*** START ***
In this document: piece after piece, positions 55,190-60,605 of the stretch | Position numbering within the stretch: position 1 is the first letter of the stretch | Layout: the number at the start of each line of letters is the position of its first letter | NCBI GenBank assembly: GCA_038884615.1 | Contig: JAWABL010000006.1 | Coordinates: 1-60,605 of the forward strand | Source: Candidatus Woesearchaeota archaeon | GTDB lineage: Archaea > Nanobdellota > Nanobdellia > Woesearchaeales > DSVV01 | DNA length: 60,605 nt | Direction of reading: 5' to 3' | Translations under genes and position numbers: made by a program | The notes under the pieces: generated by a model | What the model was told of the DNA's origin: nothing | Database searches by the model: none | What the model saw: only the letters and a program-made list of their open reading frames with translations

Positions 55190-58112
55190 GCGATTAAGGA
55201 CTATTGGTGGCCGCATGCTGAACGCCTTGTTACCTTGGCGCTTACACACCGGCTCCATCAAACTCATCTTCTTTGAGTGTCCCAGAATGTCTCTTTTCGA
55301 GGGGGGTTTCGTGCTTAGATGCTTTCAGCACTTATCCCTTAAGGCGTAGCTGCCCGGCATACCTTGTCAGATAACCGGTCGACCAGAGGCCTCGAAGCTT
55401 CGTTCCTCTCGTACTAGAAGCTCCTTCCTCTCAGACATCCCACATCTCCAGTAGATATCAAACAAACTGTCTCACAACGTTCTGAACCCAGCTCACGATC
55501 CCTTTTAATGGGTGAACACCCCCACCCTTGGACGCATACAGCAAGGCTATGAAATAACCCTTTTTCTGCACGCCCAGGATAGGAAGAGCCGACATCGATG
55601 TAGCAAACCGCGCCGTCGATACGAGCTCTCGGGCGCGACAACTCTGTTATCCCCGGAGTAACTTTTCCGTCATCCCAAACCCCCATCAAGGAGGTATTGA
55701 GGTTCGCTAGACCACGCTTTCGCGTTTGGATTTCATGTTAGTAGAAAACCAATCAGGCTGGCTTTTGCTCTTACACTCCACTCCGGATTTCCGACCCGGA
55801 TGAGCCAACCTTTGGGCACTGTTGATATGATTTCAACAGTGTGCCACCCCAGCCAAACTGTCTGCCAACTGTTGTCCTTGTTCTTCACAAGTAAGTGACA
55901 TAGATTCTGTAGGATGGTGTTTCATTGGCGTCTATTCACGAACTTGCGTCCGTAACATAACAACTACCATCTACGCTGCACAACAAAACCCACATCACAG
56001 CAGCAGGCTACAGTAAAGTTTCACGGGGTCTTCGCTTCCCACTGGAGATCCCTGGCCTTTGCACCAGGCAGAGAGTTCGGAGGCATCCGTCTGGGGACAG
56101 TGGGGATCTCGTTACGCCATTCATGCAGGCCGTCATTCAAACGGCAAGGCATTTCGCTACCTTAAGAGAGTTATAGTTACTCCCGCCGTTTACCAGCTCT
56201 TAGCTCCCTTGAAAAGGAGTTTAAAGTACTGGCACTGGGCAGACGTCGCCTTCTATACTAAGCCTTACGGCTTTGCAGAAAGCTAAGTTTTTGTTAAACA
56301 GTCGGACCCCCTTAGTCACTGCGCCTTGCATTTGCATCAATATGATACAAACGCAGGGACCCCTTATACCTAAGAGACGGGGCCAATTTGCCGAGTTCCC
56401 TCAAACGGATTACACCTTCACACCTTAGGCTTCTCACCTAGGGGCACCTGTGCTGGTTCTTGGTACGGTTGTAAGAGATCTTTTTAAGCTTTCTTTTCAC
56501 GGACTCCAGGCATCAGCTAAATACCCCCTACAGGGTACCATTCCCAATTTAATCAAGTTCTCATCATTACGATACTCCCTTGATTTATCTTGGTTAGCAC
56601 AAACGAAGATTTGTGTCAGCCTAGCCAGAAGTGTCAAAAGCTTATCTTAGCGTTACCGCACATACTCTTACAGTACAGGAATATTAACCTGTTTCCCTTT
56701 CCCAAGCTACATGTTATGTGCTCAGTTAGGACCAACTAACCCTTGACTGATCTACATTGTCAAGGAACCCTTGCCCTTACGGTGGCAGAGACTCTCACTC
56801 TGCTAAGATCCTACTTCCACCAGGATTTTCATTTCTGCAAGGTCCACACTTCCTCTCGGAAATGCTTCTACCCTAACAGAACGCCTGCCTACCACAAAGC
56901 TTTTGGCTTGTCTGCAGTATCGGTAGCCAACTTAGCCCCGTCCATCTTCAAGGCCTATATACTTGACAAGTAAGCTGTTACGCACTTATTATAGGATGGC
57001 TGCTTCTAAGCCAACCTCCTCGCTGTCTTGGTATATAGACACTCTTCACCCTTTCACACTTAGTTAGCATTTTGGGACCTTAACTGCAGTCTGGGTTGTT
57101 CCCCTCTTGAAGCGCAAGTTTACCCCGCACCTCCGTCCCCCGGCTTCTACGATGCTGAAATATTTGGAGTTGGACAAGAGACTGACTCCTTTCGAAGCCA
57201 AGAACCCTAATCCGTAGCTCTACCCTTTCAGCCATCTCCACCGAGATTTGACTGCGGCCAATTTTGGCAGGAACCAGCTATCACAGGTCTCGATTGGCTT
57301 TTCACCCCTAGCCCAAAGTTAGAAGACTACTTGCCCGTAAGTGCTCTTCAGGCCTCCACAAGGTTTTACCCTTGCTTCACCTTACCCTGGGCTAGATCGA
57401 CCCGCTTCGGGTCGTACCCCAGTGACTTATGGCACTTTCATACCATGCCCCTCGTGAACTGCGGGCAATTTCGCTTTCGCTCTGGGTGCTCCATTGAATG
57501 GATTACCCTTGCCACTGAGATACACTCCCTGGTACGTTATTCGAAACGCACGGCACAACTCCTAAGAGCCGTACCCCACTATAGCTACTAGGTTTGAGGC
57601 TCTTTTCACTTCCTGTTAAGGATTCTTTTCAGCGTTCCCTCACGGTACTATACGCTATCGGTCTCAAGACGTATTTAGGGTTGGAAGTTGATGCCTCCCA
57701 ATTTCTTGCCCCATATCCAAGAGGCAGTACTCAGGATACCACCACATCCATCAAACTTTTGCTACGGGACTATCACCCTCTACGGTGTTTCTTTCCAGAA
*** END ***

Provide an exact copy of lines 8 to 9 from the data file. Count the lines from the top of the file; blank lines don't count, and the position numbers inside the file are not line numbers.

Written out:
55601 TAGCAAACCGCGCCGTCGATACGAGCTCTCGGGCGCGACAACTCTGTTATCCCCGGAGTAACTTTTCCGTCATCCCAAACCCCCATCAAGGAGGTATTGA
55701 GGTTCGCTAGACCACGCTTTCGCGTTTGGATTTCATGTTAGTAGAAAACCAATCAGGCTGGCTTTTGCTCTTACACTCCACTCCGGATTTCCGACCCGGA